Truck driver's strike across Iran continues on its 11th day

Iran’s Truck Driver Protests Enter the Eleventh Day

Truck driver's strike across Iran continues on its 11th day

Despite heavy security measure, the nationwide strike continues

Iran’s truck drivers continued to demonstrate against the clerical regime as their strike entered its 11th day on Friday, June 1st. Cities such as Isfahan, Mahshahr, Kerman, and Golgohar, among others, have had their logistics sectors grind to a halt as drivers turned off their engines in a display of protest.

The strikes began on May 22nd, when truck drivers in seven of Iran’s provinces began demonstrating stagnant wages, rising insurance costs, and arbitrary tolls. The protests have since spread to all of Iran’s 31 provinces and more than 249 cities.

The Regime’s Response

The mullahs have employed various repressive measures to break the will of the truck drivers and bring the strike to an end. Drivers have reported receiving threats and the use of intimidation to force them back to work. In Yazd, agents of the regime burnt trucks. Elsewhere they attempted to use army trucks to distribute fuel and goods, but the protestors blocked their path.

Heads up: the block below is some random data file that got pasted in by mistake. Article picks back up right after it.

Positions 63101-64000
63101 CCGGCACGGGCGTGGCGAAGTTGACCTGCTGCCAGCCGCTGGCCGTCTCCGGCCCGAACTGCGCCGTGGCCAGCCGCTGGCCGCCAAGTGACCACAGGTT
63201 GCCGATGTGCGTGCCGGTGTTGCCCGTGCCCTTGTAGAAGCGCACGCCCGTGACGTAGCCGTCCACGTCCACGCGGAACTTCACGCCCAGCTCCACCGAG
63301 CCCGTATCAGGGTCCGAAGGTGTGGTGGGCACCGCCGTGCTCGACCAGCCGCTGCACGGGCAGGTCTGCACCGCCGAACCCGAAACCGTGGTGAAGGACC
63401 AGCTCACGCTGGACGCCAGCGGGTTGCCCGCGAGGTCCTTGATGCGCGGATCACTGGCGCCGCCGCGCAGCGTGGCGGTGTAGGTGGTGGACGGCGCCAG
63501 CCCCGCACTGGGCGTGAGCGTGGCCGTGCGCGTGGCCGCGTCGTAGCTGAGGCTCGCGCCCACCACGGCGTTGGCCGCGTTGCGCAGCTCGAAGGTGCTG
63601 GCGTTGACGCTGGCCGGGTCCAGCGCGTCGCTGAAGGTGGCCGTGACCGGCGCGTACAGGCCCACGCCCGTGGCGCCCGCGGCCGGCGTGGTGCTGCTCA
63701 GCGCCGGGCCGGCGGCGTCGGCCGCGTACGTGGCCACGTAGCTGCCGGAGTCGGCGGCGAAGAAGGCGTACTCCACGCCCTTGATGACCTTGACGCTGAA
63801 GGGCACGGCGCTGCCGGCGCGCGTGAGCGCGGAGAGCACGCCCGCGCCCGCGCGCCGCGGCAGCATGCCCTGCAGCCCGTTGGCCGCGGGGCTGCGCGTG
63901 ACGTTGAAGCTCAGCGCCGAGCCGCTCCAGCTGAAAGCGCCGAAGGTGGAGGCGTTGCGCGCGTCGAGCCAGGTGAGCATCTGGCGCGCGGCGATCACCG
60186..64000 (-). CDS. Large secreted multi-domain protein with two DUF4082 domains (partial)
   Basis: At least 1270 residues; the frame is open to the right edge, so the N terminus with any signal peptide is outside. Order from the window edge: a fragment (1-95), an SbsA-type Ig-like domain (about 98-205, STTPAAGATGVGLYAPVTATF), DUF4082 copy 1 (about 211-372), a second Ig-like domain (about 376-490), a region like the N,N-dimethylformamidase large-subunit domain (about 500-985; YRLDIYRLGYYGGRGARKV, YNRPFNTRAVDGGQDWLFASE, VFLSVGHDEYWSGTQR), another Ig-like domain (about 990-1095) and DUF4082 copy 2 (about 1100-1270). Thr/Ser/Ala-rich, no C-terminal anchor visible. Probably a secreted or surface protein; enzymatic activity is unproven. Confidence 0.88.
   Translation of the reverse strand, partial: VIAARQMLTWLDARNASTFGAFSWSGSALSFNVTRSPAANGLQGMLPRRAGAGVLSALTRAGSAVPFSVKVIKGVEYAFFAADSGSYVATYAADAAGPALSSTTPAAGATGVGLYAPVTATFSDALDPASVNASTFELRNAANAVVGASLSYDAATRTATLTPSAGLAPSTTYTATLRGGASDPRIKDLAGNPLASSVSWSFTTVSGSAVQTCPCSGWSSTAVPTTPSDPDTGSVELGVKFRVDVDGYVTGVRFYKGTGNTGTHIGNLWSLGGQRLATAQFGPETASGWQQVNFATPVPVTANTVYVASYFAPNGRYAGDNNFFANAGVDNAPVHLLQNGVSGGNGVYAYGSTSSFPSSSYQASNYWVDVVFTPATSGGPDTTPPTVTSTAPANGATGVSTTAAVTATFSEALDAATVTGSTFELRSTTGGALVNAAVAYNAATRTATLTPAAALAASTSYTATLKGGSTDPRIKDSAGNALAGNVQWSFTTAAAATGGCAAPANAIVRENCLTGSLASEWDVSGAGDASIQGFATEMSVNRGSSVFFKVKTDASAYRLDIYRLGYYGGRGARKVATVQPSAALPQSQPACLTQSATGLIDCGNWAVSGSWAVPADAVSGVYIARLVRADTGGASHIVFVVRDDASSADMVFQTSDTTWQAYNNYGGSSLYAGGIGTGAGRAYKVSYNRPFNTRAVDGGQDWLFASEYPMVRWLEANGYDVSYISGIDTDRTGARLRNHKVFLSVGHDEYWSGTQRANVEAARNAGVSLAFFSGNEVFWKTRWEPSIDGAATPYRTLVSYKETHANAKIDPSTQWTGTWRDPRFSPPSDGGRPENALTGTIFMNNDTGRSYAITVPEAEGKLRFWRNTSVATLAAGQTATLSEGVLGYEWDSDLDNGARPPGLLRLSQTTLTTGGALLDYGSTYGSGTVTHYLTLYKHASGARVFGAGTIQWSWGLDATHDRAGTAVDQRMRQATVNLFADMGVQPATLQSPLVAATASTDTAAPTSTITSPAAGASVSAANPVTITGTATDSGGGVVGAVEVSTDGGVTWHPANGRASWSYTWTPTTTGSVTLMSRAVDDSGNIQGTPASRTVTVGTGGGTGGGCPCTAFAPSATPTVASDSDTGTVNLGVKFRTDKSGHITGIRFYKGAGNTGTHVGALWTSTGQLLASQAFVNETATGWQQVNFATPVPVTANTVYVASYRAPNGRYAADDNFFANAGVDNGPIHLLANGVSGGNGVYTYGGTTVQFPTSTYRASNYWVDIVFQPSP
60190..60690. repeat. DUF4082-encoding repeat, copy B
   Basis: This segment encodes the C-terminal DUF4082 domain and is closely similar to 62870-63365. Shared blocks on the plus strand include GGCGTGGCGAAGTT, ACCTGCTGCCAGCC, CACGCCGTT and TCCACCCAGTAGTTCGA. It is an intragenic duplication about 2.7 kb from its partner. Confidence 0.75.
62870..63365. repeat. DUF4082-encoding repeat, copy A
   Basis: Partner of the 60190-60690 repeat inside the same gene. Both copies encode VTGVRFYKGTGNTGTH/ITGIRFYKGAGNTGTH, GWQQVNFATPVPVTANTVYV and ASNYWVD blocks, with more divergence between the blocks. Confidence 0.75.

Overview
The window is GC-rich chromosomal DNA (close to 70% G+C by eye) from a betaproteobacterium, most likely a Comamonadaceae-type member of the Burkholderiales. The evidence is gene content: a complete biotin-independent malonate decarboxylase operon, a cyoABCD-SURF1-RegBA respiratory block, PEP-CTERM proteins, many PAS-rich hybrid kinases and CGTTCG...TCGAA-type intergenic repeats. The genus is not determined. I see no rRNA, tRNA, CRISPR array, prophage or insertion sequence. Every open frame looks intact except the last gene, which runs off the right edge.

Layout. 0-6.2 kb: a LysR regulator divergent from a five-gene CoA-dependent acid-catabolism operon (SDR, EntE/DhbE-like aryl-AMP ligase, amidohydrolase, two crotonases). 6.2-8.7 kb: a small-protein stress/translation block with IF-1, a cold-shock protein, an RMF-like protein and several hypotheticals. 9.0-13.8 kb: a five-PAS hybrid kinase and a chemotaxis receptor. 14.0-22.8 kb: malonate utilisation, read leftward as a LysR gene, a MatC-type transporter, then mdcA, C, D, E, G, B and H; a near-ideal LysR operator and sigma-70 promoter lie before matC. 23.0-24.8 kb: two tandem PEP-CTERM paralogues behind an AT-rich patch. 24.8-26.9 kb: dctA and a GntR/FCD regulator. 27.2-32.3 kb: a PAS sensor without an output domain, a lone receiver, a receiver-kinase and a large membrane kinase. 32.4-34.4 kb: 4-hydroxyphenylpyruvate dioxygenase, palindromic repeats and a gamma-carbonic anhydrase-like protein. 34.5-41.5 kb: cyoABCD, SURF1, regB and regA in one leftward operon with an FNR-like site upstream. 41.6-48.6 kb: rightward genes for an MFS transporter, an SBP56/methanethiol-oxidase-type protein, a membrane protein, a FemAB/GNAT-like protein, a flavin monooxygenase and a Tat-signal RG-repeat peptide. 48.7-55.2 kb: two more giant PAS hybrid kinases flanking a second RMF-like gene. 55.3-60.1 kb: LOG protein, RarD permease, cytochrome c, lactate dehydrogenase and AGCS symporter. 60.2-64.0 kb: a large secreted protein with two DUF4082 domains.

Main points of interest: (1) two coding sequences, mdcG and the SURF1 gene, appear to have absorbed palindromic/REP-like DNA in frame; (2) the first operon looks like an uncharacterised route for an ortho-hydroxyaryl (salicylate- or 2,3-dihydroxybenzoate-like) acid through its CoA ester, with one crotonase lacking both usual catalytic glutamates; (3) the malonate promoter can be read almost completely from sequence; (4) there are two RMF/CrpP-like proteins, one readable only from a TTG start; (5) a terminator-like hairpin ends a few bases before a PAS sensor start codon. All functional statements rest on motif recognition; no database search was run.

Despite the regime’s best efforts, the drivers’ determination has been unwavering. They have risked their freedom and their livelihood to vent their frustrations at their appalling treatment at the hands of the mullahs.

The Iranian state media has not reported the strike activity. The Roads and Urban Development Ministry reported the agreement of a 15% increase in driver’s fees, however, it is not clear whether this is another hollow promise from the regime to bring the protest to an end.

The Economic Effects

The strike is a major concern for the clerical regime. Over 90% of Iran’s goods are transported via the country’s extensive road network. The truck drivers’ strike has, therefore, had widespread effects across industrial and economic sectors.

Images of cars queuing up at petrol stations in Shiraz and Esfahan were shared on social media as the strike disrupted fuel supply lines. Despite the disruption, the Iranian public stands with their compatriots and support the truck drivers in their fight for fairer pay and better working conditions.

Domestic and International Support

President-elect of the National Council of Resistance of Iran (NCRI), Maryam Rajavi, has been instrumental in drumming up support for the protest movement. She saluted the truck driver’s efforts and called on the Iranian people to support the striking drivers.

The movement has also garnered international attention. The International Brotherhood of Teamsters, a major American and Canadian labor union which represents supply chain workers, tweeted a message of solidarity with the Iranian truckers. Its statement calls on Tehran to give in to the protestor’s demands. The tweet drew attention from many Iranians who expressed messages of support and gratitude.

Staff Writer

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